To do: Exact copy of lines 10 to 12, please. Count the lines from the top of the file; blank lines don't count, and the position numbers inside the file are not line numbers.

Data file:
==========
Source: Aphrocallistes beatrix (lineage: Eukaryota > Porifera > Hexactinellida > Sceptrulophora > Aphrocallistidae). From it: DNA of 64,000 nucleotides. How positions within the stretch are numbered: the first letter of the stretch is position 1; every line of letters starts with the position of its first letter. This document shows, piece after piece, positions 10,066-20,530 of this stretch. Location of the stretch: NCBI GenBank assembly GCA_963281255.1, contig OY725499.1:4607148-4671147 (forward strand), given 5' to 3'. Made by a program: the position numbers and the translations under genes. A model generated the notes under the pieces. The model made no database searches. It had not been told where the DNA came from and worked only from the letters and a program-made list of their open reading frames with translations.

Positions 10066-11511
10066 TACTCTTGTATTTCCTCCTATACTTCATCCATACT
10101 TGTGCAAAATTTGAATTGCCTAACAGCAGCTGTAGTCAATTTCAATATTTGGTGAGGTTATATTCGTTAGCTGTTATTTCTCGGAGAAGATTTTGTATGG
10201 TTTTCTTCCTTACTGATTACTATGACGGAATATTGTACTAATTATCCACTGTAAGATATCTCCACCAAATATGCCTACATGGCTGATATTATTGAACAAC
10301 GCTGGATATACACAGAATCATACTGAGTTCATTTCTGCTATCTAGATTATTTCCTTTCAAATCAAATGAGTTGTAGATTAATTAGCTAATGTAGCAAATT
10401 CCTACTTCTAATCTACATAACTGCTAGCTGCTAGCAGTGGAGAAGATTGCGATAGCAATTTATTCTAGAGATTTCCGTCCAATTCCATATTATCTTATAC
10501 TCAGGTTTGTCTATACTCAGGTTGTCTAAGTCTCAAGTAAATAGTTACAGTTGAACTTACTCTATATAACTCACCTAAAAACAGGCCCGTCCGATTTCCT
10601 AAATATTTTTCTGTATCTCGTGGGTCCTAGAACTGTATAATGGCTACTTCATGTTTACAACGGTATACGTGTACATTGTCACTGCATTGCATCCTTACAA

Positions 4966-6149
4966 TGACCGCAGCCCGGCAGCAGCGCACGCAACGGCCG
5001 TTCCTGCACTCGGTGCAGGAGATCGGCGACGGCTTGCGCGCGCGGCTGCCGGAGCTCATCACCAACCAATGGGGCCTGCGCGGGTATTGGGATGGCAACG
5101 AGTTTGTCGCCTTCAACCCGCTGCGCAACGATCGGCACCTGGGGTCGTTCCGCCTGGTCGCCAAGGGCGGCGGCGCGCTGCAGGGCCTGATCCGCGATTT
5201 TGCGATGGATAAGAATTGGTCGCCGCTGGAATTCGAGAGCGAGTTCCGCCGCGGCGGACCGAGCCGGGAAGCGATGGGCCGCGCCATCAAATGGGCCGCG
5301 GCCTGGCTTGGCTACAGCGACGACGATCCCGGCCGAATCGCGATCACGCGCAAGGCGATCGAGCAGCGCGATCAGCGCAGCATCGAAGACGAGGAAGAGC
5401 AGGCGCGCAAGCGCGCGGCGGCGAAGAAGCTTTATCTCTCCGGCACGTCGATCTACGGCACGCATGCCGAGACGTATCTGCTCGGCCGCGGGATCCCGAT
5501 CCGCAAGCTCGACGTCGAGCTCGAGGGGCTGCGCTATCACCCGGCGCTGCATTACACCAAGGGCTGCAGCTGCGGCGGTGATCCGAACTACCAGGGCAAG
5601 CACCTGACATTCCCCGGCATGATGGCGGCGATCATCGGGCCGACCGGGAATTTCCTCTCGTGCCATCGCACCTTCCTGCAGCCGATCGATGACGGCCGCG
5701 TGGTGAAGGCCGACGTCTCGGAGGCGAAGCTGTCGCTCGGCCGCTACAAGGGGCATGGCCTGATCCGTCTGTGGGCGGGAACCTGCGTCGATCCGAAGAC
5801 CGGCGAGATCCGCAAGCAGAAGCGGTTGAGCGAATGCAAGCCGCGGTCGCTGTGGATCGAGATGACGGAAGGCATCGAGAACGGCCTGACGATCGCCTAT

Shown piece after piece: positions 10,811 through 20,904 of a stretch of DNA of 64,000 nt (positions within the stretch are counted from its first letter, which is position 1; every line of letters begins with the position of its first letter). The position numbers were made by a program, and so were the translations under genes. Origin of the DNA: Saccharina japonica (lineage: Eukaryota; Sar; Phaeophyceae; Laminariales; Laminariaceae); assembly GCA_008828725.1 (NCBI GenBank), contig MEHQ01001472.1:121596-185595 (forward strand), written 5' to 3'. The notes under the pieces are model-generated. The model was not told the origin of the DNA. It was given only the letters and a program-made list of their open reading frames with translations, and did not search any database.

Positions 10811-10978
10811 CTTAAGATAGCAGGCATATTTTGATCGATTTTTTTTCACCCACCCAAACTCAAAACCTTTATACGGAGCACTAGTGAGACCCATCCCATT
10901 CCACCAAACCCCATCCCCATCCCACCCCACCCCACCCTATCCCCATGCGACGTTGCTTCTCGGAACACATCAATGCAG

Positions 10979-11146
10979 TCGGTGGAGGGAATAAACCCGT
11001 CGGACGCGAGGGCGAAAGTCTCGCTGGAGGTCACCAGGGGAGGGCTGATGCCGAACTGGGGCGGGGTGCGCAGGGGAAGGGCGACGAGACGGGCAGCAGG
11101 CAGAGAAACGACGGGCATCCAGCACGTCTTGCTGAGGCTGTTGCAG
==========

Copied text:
Positions 4966-6149
4966 TGACCGCAGCCCGGCAGCAGCGCACGCAACGGCCG
5001 TTCCTGCACTCGGTGCAGGAGATCGGCGACGGCTTGCGCGCGCGGCTGCCGGAGCTCATCACCAACCAATGGGGCCTGCGCGGGTATTGGGATGGCAACG